Gastrointestinal manifestations of synthetic cannabinoids: a retrospective cohort study
BACKGROUND Synthetic cannabinoids (SC) are chemical substances which activate cannabinoid receptors similarly to tetrahydrocannabinol, but with a higher efficacy. These substances are used as illicit recreational drugs, often smoked as herbal mixtures. The continuing availability and rapid evolution of SC is an ongoing health risk. The adverse effects of SC are wide ranging, and span from mild behavioral changes to death. Knowledge regarding gastrointestinal (GI) manifestations of SC use is sparse.
METHODS Single tertiary-care referral medical center retrospective study.
RESULTS The medical records of patients presented to hospital emergency care due to SC use between January 2014 and February 2018 were retrieved from Hadassah Mount Scopus Hospital's computerized database. The records were reviewed for clinical outcomes and laboratory tests. Fifty-five (55) patients were identified with a hospital presentation due to SC use. Twenty-one (21) out of 55 patients (38%) reported gastrointestinal complaints. The most common complaints were abdominal pain and vomiting. Of those, 28% had recurrent emergency department presentations due to abdominal pain and 66% presented with leukocytosis. Serum lactate was elevated in 66% of patients with GI manifestations. One patient had an abnormal computerized tomography (CT) abdominal angiography scan, which was compatible with intestinal ischemia.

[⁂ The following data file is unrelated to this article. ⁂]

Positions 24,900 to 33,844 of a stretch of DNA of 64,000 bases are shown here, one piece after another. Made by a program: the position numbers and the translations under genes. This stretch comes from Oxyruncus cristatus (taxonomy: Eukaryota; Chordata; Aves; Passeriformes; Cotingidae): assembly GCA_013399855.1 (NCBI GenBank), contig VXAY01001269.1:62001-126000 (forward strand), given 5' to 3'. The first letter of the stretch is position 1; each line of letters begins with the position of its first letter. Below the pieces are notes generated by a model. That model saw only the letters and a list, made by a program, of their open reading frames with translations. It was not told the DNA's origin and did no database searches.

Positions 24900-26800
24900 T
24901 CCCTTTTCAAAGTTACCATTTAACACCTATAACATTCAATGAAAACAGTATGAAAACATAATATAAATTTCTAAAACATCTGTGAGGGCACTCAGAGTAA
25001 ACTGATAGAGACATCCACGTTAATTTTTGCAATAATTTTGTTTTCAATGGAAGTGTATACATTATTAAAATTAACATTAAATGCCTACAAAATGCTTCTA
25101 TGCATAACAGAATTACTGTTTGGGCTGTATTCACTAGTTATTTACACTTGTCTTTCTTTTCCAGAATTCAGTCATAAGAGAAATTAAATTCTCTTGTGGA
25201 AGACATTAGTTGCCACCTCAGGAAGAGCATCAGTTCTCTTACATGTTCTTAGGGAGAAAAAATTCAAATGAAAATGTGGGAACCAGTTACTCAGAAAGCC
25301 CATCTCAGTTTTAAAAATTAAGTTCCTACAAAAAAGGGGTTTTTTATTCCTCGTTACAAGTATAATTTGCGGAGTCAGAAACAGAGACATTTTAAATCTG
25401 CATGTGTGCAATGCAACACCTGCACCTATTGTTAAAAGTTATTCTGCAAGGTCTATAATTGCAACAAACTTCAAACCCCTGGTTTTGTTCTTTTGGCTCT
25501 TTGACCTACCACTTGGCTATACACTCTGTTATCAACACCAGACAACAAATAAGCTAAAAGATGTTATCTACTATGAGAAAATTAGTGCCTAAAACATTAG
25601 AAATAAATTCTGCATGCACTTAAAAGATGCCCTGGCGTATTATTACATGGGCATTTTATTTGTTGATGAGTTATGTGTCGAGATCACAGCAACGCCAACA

CONCLUSIONS The clinical spectrum of gastrointestinal manifestations in SC intoxication ranges from mild symptoms, such as abdominal pain and vomiting, to even more severe symptoms suggestive of intestinal ischemia. Clinicians should be aware that abdominal pain and other gastrointestinal complaints can be associated with SC use.